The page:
She was the speaker who was supposed to give the country a more personal view of John F. Kerry, her husband. But just as much, or more, Teresa Heinz Kerry on Tuesday night gave the country its fullest picture thus far of who she is and what she might be like as first lady, defining herself as an immigrant, a mother, an environmentalist and a citizen concerned for the welfare of the country and the world.

Heinz Kerry, in the last speech of a long night of speeches at the Democratic National Convention, began by alluding to her growing reputation for spontaneous candor seldom heard in American politics.

"My name is Teresa Heinz Kerry, and by now, I hope it will come as no surprise that I have something to say," she said to laughter and cheers. Everyone was well aware she was in the news in recent days for telling a journalist from a conservative newspaper that has been critical of her for years to "shove it."

But then Heinz Kerry greeted the audience in five languages, spoke out for the protection of the planet and made her case for why she thinks her husband would return the nation to one of moral leadership and endless potential that she had come here believing in, after a childhood under dictatorship in Mozambique and student days in South Africa protesting apartheid.

Speaking in a lilting European accent, Heinz Kerry, 65, recalled how her father, who practiced medicine for 43 years, was able to vote for the first time when he was 73 years old.

Such a life, she said, has given her a special perspective. "I have a very personal feeling about how special America is," she said, "and I know how precious freedom is." And, although she did not use the word, she defined herself as a feminist.

"My right to speak my mind, to have a voice to be what some have called 'opinionated,' is a right I deeply and profoundly cherish," she said, "and my only hope is that one day soon women who have all earned the right to their opinions, instead of being called opinionated will be called smart and well-informed -- just like men.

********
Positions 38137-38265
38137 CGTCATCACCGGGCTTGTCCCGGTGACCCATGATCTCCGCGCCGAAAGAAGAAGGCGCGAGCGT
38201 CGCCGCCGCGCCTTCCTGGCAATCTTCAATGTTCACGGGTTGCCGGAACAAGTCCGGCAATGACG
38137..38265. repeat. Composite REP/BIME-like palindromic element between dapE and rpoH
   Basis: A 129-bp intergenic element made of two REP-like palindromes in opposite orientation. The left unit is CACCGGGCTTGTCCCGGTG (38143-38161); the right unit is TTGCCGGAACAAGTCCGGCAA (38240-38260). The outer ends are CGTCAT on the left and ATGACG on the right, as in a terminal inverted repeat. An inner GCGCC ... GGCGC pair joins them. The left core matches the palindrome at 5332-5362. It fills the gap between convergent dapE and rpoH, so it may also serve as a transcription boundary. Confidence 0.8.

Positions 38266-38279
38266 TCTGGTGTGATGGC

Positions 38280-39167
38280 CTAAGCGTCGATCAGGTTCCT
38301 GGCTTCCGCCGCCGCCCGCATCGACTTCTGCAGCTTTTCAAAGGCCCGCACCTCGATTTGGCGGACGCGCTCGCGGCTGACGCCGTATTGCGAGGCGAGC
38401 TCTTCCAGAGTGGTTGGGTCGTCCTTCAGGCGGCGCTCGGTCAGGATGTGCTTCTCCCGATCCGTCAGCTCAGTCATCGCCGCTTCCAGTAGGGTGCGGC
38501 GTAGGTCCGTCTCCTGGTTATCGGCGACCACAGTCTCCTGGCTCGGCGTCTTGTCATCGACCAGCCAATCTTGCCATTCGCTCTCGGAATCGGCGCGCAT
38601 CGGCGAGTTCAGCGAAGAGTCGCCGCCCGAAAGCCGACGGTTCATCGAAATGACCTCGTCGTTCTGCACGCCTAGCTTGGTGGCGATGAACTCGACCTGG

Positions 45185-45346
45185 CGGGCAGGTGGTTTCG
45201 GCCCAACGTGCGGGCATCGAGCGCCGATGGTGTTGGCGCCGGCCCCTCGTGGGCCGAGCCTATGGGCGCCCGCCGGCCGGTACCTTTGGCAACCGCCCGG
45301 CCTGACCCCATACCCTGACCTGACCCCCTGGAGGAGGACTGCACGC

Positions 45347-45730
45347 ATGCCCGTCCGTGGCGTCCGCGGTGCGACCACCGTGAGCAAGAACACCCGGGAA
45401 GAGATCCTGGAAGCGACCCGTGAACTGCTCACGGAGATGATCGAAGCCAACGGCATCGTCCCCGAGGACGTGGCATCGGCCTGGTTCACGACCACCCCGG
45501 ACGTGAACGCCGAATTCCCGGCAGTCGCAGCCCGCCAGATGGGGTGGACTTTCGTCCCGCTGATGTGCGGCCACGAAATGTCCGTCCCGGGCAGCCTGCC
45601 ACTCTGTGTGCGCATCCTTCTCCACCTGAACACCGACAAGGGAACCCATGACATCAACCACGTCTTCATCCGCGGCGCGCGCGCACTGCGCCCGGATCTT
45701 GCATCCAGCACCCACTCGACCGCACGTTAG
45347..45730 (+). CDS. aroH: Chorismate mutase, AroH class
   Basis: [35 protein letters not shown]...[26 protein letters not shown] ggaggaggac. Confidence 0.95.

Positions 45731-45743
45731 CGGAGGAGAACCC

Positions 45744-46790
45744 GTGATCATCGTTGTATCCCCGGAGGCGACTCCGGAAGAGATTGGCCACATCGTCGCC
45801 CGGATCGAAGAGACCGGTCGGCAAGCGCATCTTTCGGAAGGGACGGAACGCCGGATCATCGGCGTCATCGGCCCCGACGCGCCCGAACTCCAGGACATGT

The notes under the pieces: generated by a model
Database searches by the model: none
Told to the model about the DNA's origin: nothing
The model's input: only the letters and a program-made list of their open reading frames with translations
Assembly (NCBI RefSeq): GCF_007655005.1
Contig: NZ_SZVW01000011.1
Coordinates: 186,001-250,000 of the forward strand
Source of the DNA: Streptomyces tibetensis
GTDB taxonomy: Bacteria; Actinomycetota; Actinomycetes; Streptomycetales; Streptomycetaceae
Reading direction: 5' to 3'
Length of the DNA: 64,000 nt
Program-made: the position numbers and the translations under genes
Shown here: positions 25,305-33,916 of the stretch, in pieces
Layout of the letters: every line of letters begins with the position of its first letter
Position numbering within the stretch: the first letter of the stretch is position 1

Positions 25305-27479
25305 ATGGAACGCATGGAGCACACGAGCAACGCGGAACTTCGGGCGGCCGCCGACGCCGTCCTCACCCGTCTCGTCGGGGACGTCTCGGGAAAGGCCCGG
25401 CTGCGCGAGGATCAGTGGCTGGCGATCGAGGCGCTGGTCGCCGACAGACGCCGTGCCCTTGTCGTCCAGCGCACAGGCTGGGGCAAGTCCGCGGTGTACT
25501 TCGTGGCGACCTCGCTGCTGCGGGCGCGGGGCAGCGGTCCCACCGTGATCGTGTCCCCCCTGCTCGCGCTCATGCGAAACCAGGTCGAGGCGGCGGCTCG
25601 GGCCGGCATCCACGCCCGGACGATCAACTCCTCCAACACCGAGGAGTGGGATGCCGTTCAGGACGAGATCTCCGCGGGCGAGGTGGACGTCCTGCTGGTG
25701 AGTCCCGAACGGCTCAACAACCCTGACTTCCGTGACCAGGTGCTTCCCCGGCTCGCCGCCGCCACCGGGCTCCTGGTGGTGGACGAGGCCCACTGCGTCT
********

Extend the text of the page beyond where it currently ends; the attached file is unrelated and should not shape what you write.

"I want to acknowledge and honor the women of this world, whose wise voices for much too long have been excluded and discounted," she said.

Her remarks were met by wild applause.

Tuesday night was her first opportunity to speak directly to the American public. Her introduction began with a biographical video that described her life in her own words and those of friends and family. It touched on her childhood as the daughter of a Portuguese oncologist based in East Africa; her first marriage, to Sen. H. John Heinz III (R-Pa.), of Heinz ketchup fame, who died in a plane crash in 1991; and her union with John Kerry, whom she got to know because of their mutual concerns on issues of the environment.

Her son, Chris Heinz, gave a warm and personal introduction to his mother, describing her as a force of nature and a woman of such political accomplishments that when his father died, the Republican Party tried to persuade her to run for his seat. He said that when he met Kerry, Heinz said to himself: "The only man good enough for your mother is the president of the United States."

Heinz Kerry reserved the bulk of her remarks to describe her husband's essential qualities as a conscientious leader and fighter, and how he would guide the country to where Americans who she and he have met want it: to a place of hopeful leadership.

"They want America to return to its moral bearings," she said. "It is not a moralistic America they seek, it is a moral nation that understands and willingly shoulders its obligations."

As president, Heinz Kerry said, her husband would safeguard the nation's security without sacrificing civil liberties; would encourage technologies that would help develop alternative fuels and end dependence on foreign oil; would fight for affordable health care for every family; would reverse the threats to the health of the planet, such as global warming; and would lead in the world "by showing the face, not of its fears, but of our hopes."

Her speech was not meant to be a barnburner, aides said. But it was full of warmth and personal asides. Her most pointed reference to the current administration came when she alluded to the war in Iraq, describing how development of alternative fuels "will guarantee that not only will no American boy or girl go to war because of our dependency on foreign oil, but also that our economy will forever become independent of this need."

She reminded the public, as most every speaker at the convention had, that her husband is a Vietnam veteran who "earned his medals the old-fashioned way, by putting his life on the line for his country."

"I have a very personal feeling about how special America is," said Teresa Heinz Kerry, who told the audience of her growing up in Africa before coming to this country.